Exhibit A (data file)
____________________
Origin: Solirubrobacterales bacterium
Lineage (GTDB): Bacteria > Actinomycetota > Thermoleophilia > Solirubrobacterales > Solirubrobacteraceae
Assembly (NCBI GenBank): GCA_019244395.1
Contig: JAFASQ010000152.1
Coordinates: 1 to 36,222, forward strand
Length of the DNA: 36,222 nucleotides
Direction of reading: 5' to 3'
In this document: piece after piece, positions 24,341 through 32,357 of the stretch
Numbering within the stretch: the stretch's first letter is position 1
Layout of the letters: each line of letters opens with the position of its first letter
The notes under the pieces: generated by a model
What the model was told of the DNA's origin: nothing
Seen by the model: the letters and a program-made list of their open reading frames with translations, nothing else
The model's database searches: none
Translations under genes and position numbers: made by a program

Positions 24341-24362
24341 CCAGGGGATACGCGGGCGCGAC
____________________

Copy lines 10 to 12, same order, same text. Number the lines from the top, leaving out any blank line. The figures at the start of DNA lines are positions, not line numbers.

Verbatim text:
Layout of the letters: each line of letters opens with the position of its first letter
The notes under the pieces: generated by a model
What the model was told of the DNA's origin: nothing